2018 Volume 12 Issue 2 Pages 126-131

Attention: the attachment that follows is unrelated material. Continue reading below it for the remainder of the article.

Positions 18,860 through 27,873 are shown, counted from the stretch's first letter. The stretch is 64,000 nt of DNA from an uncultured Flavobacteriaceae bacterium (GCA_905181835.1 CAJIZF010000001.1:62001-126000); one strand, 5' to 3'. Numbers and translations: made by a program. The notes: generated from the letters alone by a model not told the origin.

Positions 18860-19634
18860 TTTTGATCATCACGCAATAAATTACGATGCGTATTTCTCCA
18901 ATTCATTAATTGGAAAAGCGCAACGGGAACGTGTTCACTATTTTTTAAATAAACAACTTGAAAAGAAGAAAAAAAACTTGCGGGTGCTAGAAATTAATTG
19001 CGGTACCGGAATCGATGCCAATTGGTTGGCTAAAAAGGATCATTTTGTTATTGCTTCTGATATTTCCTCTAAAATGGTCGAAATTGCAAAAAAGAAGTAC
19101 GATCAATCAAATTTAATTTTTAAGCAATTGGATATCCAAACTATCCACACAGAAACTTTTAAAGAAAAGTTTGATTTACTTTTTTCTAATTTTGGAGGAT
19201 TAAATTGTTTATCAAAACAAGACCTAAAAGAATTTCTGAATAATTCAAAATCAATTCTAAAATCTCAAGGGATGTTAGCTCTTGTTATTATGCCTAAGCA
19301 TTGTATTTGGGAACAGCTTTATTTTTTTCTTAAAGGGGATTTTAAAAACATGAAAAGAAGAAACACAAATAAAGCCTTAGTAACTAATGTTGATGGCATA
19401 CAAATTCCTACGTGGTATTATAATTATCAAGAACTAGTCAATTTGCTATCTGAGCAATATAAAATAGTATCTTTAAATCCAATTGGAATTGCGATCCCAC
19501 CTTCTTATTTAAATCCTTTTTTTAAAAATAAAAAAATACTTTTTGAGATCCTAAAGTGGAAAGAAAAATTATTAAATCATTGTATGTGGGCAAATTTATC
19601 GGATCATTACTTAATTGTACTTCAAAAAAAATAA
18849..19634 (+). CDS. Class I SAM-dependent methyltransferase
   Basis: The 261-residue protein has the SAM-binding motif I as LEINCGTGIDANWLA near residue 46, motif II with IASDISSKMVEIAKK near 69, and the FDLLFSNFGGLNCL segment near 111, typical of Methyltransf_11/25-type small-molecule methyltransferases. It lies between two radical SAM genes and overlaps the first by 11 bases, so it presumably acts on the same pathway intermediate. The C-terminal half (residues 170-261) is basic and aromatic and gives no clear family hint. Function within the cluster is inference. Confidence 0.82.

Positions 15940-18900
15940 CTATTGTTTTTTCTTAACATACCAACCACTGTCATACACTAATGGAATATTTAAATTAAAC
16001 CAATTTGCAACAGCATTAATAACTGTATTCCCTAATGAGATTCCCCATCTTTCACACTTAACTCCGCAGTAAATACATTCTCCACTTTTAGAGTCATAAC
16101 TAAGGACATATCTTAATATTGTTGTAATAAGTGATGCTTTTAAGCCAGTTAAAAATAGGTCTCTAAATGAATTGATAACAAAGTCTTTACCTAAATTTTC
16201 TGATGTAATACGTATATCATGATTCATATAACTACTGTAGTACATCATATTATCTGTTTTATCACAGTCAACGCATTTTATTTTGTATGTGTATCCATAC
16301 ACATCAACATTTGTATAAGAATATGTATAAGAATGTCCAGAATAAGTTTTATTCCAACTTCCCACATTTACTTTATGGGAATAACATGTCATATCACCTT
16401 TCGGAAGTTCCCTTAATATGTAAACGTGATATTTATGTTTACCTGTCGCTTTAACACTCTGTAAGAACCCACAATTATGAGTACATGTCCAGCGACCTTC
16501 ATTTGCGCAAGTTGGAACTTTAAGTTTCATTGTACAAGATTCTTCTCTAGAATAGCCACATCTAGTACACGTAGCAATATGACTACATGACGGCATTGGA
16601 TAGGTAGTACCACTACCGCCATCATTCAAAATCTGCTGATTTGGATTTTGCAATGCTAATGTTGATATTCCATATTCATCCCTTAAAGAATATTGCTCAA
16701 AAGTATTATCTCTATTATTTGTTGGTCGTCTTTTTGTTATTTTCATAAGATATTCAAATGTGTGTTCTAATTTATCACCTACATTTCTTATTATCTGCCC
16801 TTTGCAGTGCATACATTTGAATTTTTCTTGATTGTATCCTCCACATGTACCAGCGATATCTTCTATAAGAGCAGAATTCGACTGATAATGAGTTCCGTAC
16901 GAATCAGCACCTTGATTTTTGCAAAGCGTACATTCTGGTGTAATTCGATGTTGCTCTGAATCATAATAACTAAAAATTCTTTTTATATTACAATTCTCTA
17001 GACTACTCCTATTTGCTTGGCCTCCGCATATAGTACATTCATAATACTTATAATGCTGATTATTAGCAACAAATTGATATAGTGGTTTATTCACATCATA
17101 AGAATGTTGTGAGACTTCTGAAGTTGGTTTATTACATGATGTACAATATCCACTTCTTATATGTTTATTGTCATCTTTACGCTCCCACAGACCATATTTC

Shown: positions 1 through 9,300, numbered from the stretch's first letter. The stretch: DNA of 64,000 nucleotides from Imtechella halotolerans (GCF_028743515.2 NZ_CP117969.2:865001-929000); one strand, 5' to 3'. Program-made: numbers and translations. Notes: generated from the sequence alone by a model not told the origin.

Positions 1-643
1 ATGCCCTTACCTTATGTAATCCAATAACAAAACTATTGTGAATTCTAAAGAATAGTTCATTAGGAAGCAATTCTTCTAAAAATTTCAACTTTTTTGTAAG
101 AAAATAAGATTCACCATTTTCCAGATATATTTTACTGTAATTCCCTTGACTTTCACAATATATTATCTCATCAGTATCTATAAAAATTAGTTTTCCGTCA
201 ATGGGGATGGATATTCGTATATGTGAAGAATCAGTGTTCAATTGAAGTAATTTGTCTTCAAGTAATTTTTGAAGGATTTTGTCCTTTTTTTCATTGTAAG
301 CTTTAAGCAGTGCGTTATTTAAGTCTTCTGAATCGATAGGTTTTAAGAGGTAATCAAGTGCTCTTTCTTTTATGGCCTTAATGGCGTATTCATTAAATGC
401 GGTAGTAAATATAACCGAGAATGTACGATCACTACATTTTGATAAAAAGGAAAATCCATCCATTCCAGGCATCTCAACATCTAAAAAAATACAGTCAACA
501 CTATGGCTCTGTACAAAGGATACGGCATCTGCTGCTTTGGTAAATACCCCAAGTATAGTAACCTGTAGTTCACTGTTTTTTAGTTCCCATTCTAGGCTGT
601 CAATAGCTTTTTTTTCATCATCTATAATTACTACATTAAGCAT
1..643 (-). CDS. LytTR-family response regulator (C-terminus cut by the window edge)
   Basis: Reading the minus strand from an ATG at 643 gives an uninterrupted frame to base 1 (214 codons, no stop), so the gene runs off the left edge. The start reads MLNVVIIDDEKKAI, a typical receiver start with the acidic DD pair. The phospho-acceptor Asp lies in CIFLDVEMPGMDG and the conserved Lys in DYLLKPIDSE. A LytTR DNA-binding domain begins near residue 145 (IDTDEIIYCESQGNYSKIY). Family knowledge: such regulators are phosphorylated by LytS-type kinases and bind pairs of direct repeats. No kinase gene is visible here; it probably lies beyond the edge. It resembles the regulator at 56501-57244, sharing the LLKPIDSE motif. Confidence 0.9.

There has been little evidence of the relationship between children and absence of parents in Botswana literature; and it is still the case that absence of parents increases the risk of injuries to their children. The aim of this study is to investigate the impact of parental migration among left behind young people aged 10 years to 24 years in Botswana and examine patterns of injuries from immigrant families. This is a population-based crosssection from which a dataset was created by compiling data from two different sources for the period of 2010 to 2015. All the variables were transformed into natural logarithms so as to avoid outliers and normalize the variables. All statistical modeling was carried out using Statistical Analysis System version 6.1. Left behind young people were associated with higher risk of injuries especially in motor vehicle accidents 391(40%), fire 264 (27%), and burns 162 (16%) except for drowning, machinery and poisoning. Parental migration is the most important issue in the total number of injuries. Correlation coefficient shows that non-left behind, the greater the chance to be classified under the poisoning cases (r = 0.888) and is lower compared to the left behind (r = 0.471). This study shows clearly that injuries take an insufficiently high toll on children's health and on society. Additionally, if parental migration trends continue, Botswana's burden of injuries are expected to rise in the next 10 years.